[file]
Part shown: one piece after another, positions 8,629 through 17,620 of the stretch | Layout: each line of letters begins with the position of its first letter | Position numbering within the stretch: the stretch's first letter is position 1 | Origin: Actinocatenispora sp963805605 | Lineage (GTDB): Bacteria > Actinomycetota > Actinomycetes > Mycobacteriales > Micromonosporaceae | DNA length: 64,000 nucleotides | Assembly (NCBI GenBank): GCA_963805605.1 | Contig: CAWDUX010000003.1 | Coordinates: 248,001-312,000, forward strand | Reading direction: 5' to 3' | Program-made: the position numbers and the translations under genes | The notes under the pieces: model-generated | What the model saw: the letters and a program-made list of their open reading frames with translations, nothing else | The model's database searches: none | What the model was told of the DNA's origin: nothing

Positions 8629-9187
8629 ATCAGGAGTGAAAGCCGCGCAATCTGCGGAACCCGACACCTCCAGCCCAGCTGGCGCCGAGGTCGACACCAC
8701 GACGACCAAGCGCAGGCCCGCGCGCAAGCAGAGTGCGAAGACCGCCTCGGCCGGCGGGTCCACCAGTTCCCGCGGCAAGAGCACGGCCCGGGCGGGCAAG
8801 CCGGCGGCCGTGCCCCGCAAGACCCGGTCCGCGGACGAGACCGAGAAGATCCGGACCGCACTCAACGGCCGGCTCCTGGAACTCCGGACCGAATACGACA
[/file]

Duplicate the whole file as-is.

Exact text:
Part shown: one piece after another, positions 8,629 through 17,620 of the stretch | Layout: each line of letters begins with the position of its first letter | Position numbering within the stretch: the stretch's first letter is position 1 | Origin: Actinocatenispora sp963805605 | Lineage (GTDB): Bacteria > Actinomycetota > Actinomycetes > Mycobacteriales > Micromonosporaceae | DNA length: 64,000 nucleotides | Assembly (NCBI GenBank): GCA_963805605.1 | Contig: CAWDUX010000003.1 | Coordinates: 248,001-312,000, forward strand | Reading direction: 5' to 3' | Program-made: the position numbers and the translations under genes | The notes under the pieces: model-generated | What the model saw: the letters and a program-made list of their open reading frames with translations, nothing else | The model's database searches: none | What the model was told of the DNA's origin: nothing

Positions 8629-9187
8629 ATCAGGAGTGAAAGCCGCGCAATCTGCGGAACCCGACACCTCCAGCCCAGCTGGCGCCGAGGTCGACACCAC
8701 GACGACCAAGCGCAGGCCCGCGCGCAAGCAGAGTGCGAAGACCGCCTCGGCCGGCGGGTCCACCAGTTCCCGCGGCAAGAGCACGGCCCGGGCGGGCAAG
8801 CCGGCGGCCGTGCCCCGCAAGACCCGGTCCGCGGACGAGACCGAGAAGATCCGGACCGCACTCAACGGCCGGCTCCTGGAACTCCGGACCGAATACGACA